In the “Tale of Two Benches,” Archbishop Niederauer describes sitting on a bus bench. When one waits for a bus, one is filled with expectations. The “G” bus should be here at 8:11. If I look up at 8:11 and don’t see it, I begin to panic. At 8:13, my day is ruined. We want to get off this bench and get going somewhere else! The bus should be here now. Wait…now!

The park bench, however, is a time to sit and listen and watch. We wait for nothing. The local squirrels that showed up yesterday may or may not be here today. And, that is okay. We don’t call the city squirrel police if they don’t show up when we want them to show up.

Both of the benches in our examples might look and feel the exact same way. You might find the same wood, the same metal and the exact same back rests in both of our benches, yet our expectations will be radically different. Niederauer uses this image of the Bus Bench to describe those times we ask (demand) things from God and the Park Bench describes those times we are simply communing with those things greater than us in the universe.

The approach most athletes take to competition is the “Bus Bench” image. “On Saturday, the 26th, I will defeat all who show up, break all my personal records, find perfection in all I do, and meet the person of my dreams.” This, my friends, is the “G” bus of sports preparation and life. It is a tough model to follow. As I look over my 45 years in organized competition, I can only think of a few times when the G Bus showed up on schedule.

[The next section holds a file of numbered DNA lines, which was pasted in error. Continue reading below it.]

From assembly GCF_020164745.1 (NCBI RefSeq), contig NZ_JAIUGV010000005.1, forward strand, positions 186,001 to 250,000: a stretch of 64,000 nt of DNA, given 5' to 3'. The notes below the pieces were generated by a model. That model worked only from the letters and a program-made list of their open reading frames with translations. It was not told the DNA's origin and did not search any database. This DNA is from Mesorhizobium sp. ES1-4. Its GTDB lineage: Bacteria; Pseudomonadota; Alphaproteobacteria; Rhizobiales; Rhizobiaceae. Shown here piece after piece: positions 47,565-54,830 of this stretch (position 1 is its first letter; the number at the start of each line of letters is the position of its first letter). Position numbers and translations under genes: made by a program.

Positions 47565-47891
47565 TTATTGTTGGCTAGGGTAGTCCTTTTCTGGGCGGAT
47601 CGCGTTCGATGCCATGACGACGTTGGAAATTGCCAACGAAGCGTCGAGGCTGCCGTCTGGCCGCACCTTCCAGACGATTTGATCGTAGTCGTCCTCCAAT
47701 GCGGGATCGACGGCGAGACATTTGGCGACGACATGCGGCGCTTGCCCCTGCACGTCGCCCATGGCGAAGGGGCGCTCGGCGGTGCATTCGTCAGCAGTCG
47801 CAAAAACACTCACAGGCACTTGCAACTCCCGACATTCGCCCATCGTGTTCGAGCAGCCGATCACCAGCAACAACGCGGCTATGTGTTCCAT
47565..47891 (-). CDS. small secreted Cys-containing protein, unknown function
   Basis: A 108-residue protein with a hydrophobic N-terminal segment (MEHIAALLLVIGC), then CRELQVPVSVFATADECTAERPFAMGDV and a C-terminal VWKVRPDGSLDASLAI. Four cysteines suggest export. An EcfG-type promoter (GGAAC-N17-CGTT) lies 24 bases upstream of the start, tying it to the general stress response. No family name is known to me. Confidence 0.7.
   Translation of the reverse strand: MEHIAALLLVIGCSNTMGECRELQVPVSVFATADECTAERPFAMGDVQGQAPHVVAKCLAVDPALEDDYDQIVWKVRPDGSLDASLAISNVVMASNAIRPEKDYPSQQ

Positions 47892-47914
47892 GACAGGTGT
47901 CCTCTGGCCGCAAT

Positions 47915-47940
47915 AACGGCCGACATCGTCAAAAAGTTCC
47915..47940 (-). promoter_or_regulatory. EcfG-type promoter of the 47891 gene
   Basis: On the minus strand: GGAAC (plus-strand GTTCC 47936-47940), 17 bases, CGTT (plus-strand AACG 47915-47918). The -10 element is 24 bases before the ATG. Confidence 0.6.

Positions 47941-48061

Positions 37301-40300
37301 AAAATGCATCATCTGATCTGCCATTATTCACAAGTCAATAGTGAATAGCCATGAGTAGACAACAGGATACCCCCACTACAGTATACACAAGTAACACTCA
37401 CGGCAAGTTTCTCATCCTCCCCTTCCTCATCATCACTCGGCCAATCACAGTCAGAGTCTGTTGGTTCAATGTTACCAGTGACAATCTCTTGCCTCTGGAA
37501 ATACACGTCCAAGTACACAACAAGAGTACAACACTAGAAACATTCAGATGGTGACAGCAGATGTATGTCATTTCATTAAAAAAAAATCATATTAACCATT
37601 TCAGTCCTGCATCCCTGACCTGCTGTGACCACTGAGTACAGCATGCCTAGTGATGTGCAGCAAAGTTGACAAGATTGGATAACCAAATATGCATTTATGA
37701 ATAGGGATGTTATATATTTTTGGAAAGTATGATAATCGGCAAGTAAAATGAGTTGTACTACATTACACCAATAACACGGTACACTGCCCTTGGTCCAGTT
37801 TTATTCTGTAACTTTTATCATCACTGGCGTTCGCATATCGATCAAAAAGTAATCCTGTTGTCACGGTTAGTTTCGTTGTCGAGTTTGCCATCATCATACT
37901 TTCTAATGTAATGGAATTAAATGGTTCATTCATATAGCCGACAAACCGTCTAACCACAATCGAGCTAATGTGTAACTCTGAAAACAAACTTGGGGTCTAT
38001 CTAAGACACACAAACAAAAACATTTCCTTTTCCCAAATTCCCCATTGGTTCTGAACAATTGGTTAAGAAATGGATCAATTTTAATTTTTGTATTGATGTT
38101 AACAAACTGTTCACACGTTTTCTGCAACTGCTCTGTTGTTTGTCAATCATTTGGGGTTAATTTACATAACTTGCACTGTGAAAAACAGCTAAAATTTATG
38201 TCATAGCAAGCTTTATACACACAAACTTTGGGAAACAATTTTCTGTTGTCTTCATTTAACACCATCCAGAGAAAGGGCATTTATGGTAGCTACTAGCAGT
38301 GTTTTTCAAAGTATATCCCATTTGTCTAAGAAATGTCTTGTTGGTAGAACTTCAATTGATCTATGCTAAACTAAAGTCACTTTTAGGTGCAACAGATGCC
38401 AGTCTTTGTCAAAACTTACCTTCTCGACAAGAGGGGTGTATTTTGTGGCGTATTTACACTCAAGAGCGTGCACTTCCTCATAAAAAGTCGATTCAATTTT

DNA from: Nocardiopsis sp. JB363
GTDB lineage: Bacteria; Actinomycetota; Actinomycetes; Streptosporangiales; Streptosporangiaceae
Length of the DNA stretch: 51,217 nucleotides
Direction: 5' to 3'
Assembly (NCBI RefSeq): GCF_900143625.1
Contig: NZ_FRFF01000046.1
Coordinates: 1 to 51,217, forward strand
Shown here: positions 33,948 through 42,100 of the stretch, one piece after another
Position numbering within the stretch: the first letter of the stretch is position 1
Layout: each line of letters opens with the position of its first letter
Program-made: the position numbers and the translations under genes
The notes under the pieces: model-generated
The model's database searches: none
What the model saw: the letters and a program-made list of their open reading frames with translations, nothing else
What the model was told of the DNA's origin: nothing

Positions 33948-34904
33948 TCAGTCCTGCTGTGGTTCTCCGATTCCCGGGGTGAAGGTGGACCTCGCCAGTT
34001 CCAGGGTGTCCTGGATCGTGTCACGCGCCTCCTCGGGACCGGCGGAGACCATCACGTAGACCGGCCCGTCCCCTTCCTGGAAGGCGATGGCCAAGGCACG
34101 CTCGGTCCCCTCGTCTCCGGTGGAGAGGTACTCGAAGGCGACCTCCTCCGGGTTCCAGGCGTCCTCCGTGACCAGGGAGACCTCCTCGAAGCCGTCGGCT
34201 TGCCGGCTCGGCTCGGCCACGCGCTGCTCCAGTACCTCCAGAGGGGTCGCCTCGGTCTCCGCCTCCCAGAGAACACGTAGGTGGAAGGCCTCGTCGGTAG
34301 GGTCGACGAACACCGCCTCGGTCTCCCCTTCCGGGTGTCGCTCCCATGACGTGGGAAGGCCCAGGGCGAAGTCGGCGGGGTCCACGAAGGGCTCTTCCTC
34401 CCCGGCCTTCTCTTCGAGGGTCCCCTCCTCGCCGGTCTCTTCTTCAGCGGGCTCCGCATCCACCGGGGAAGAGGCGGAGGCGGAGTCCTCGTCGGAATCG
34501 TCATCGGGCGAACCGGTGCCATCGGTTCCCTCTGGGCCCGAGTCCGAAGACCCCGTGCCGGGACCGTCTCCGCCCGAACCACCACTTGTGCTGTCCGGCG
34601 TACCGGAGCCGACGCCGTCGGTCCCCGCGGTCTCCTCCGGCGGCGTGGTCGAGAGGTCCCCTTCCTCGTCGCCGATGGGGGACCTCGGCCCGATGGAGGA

For most athletes most of the time, and for most of us for most of our lives, the Park Bench model is much more appropriate. When you compete, or simply train, take time to enjoy the view, breath the air, and don’t worry about the squirrels! Whatever comes along during your competition or training should be viewed through the lens of wonder and thanks. My great joy in competing in Highland Games has a lot to do with the friendships made, the variety of events, and the party atmosphere. Highland Games athletes simply don’t make fools of themselves complaining about a bad performance. The events make a fool of you!

To get a “Park Bench” mentality, the athlete has to realize that, at best, very few competitions are going to be perfect. In addition, when the stars arrange for you to have those perfect competitions, you had better not try to mess it up with a lot of extra energy, you just have to let it go. The Park Bench also helps you with the 20% of competitions where things go all wrong. If you can keep your wits, feed a squirrel or two, you may just salvage this competition! By the way, nothing frightens your competition more than a serene smile on your face; they will think you are up to something!

I fully believe that life is a competition. There is just enough Darwin in me, as well as a master’s degree in history, to believe that our life is tenuous at best and your survival, without any hint of irony, reflects on your fitness. Without worrying about hyperbole, I feel this is the “why” of lifetime fitness. Your survival might depend on your fitness, so why are you slamming your head against a wall to get it?

Train hard, but enjoy competition. Compete hard, but enjoy your training. One key final point must be kept in mind at all times: NEVER judge a workout or competition as “good” or “bad” solely on that single day. I often tell my new throwers: “Sorry, you just are not good enough to be disappointed.” Judging one’s worth as an athlete over the results of single day is just idiocy…and will lead to long-term failure. Epictetus, the Roman Stoic philosopher tells us: “We must ever bear in mind –that apart from the will there is nothing good or bad, and that we must not try to anticipate or to direct events, but merely to accept them with intelligence.”

If that is too complex, I have a favorite story: